Sunday, January 10, 2010

John and Rachel's funky seed starting process

We have experimented with many methods, and various soilless mixes and seed starting mixes, in our adventures with seed starting. Now we are using what are called "Park Starts" from Park Seed Company. They are little plugs of sponge-like material. They are designed to go in a tray holding 60 of these starts. That assumes you'd like a rather large quantity of something, or several somethings, like lettuce or other greens, to set outdoors. But we've found that Park Starts work very well for starting almost any seed, and John has engineered a method for starting small quantities of seed using these plugs and the plastic containers which are used for Chinese takeout. He punches 4 holes in the plastic lid, and the plugs rest in these holes.  They are very easy to transplant into a 4 inch or larger pot later on. A plastic cup can sit on top as a humidity dome and is removed when seeds germinate.

On January 7 I started several sets of seeds using Park Starts. I put 2-3 seeds per Park Start into the little hole in the center of each plug. The only exception was the peas; with such large seeds, I only put one seed per plug.We give each plug one teaspoon of water to start with, and check daily. You want the plugs barely moist, but not too wet.

Already the peas are starting to unfold as seedlings - amazing. The others seeds: peppers, rosemary, cilantro, lavender, dwarf okra, will take varying amounts of time to germinate. I have started all of these seeds indoors before, using a bit more traditional methods, with the exception of rosemary, which I believe can take quite a long time to germinate. We'll see.

John started basil seeds on January 3, and the little seedlings have already got their seed leaves. In a few days he will choose the strongest seedling and carefully snip the stems of any other seedlings sharing the same plug.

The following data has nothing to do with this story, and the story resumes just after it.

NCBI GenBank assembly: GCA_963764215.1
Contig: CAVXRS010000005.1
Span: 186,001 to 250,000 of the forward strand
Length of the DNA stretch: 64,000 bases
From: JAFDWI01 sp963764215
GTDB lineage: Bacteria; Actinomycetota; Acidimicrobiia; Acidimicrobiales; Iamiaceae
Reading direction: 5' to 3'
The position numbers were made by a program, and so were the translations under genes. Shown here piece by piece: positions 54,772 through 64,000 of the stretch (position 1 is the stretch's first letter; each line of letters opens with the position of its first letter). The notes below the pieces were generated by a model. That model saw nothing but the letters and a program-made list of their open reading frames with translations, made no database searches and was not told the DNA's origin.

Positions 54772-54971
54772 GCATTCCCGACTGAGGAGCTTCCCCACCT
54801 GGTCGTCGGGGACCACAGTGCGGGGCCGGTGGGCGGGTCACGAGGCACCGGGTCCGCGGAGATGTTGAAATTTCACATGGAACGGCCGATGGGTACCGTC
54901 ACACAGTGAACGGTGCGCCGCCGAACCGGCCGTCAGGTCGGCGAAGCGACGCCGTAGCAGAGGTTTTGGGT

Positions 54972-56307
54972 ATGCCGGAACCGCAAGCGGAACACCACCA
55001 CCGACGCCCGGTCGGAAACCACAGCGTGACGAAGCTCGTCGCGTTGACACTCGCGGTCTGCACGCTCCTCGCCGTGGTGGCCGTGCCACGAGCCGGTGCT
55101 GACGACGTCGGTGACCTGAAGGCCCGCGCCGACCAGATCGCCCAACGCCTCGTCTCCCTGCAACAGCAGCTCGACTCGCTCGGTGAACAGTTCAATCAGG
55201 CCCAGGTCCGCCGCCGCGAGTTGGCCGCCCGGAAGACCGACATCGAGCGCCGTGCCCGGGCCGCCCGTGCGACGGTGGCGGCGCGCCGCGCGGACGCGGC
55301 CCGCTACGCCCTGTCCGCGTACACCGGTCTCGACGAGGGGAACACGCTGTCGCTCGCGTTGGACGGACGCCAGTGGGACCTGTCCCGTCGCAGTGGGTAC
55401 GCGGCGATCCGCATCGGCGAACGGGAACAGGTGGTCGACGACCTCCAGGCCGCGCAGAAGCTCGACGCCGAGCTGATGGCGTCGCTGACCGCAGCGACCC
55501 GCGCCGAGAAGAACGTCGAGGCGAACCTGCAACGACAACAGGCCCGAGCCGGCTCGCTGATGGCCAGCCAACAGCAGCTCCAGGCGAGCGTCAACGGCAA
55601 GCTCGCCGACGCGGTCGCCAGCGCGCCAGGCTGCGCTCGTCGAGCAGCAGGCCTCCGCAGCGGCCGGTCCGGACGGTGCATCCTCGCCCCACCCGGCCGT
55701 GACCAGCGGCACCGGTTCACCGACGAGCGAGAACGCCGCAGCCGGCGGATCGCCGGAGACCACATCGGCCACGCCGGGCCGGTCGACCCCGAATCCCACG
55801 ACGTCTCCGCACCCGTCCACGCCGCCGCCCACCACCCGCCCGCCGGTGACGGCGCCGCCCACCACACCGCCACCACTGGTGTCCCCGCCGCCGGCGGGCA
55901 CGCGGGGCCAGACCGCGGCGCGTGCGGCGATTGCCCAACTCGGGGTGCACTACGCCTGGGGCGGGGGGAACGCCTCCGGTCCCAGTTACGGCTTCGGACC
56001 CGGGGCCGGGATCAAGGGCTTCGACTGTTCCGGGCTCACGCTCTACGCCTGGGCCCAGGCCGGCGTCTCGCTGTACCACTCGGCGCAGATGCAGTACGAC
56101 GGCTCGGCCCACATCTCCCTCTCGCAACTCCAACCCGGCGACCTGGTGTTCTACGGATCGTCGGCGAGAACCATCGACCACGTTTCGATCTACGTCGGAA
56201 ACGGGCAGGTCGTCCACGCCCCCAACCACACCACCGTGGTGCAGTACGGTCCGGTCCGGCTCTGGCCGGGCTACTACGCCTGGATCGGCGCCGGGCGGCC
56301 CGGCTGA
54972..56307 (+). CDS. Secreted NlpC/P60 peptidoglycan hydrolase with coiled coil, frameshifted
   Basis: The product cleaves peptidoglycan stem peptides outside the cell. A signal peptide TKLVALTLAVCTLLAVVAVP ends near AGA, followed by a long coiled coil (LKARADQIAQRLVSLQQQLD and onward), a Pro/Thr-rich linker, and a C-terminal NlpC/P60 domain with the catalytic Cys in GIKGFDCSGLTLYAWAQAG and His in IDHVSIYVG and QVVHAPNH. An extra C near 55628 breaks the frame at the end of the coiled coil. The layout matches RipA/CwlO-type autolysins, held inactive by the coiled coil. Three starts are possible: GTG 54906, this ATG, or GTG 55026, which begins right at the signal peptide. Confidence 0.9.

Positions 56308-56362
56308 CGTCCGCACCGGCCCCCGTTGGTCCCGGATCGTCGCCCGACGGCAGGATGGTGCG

Basil has turned out to be an amazing indoor plant; John harvests it regularly from his tabletop growlight system at work.

Thursday, January 7, 2010

The last rose of winter, and the seeds of spring

Winter came hard and fast, with 21 inches of snow in the DC area right before Christmas. It had been fairly mild up until then, and this rose had managed to unfold. Then, kaboom.

My potted blueberry plant ended up with quite a load of snow!

Indoors, there are still many pots and plant trays that need to be washed, and we've only managed to transplant a couple of peppers and eggplants into bigger pots. But the holidays are past; no more excuses. Time to get busy.

We need to get some seeds going, as we're planning to have a booth at the DC Home and Garden Show in March. We'll want to have plants in various stages of growth in order to display how our system works. If I were starting these for outdoor transplanting, I'd wait a bit. For most plants, especially warm weather crops like tomatoes and peppers, starting from seed this early would mean enormously overgrown plants by the time the weather is warm. But for indoor growing, anytime is a good time to plant seeds. So I'm starting okra, peas, lavender, peppers, rosemary. With the next post, I'll show exactly how we do it.